PROVIDENCE — The city has reached a $1.5-million settlement agreement with its police union over overtime payments 400-plus officers and retirees alleged they are owed.
Mayor Jorge Elorza and City Treasurer James Lombardi III and the union, through its then-President Taft Manzotti, agreed this month to settle the years-long legal dispute over claims that the city violated federal fair-labor standards by failing to pay accurate overtime wages. The Fair Labor Standards Act dictates that workers be paid time-and-a-half for all overtime. The lawsuit the union filed in 2013 accused the city of neglecting to include longevity pay in its calculation as required by law.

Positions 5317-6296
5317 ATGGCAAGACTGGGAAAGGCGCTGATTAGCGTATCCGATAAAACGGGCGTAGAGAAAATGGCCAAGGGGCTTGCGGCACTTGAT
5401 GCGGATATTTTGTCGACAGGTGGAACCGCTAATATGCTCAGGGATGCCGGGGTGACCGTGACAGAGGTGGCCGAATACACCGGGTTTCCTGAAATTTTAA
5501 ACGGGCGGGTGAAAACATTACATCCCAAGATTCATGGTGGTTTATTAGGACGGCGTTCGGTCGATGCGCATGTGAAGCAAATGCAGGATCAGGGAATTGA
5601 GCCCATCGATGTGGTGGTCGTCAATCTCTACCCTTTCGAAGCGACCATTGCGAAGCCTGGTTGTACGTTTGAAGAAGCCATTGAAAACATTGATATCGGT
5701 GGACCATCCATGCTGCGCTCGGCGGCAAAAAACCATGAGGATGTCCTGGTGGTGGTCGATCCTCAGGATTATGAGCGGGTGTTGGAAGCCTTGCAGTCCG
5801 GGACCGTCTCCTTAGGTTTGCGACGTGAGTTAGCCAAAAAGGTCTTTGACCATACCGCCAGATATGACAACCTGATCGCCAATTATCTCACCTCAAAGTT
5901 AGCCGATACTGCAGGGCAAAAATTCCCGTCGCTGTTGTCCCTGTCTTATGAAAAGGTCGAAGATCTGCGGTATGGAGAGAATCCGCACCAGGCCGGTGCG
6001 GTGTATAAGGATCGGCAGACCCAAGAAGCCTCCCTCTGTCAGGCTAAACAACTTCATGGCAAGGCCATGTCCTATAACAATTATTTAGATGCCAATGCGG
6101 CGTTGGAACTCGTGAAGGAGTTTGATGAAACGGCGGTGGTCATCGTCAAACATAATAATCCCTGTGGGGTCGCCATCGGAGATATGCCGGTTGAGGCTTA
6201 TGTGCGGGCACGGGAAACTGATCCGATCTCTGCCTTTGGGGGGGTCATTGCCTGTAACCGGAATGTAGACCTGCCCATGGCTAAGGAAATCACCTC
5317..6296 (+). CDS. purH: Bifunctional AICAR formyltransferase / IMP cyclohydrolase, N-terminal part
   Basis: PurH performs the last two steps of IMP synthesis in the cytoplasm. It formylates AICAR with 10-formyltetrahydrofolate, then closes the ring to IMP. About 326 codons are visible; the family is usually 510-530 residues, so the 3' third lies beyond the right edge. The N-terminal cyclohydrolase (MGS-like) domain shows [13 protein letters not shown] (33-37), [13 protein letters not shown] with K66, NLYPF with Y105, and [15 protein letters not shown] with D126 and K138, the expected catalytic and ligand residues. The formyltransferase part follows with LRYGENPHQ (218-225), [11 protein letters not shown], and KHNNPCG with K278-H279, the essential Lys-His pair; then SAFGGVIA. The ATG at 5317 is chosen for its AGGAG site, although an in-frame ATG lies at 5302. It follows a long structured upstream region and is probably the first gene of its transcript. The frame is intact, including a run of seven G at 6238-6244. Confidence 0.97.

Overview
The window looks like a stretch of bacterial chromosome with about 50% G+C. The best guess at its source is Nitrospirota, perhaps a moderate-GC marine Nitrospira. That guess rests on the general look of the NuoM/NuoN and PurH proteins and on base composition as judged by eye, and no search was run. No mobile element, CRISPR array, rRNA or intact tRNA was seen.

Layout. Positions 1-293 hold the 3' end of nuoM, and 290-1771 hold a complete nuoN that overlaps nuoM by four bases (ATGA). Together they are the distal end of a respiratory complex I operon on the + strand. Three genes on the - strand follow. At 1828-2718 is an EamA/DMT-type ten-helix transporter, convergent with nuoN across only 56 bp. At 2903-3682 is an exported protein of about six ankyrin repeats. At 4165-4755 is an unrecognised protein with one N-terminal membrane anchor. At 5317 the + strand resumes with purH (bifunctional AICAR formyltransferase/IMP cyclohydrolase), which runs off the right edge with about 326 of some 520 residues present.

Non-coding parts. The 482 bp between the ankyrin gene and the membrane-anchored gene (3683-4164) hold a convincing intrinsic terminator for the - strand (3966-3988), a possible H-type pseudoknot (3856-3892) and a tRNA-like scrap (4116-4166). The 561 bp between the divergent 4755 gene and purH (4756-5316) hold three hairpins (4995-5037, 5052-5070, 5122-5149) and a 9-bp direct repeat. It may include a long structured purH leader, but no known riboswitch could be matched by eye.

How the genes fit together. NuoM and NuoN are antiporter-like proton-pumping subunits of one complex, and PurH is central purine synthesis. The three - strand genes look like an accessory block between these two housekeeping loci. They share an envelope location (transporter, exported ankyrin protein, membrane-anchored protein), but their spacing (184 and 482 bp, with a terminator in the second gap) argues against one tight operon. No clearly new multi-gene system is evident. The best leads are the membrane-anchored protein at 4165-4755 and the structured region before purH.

The city government says it continues to dispute the validity of the union’s claims, but agreed to settle the matter “to avoid the expense, time, and uncertainty of trial.” Under the terms of the agreement filed in Friday in U.S. District Court, the city will calculate damages from December 2010 through July 31, 2019 by applying 2.5 hours for each week in which the officers worked 37.5 hours.
In addition, the city will pay $223,000 in legal fees to the law office of William J. Conley Jr. Conley did not return a phone call Monday.
The agreement signed Nov. 4, which still awaits court approval, specified that the first payment be made within two weeks of that date and the second 30 days thereafter for the unpaid wages. The first round of checks has already been sent out.
In exchange, participants have agreed to drop their claims.
It is the second overtime lawsuit the city has settled. Last May, city leaders agreed to pay firefighters $3.3 million to settle similar claims with members of the firefighter union, a spokeswoman for the city said.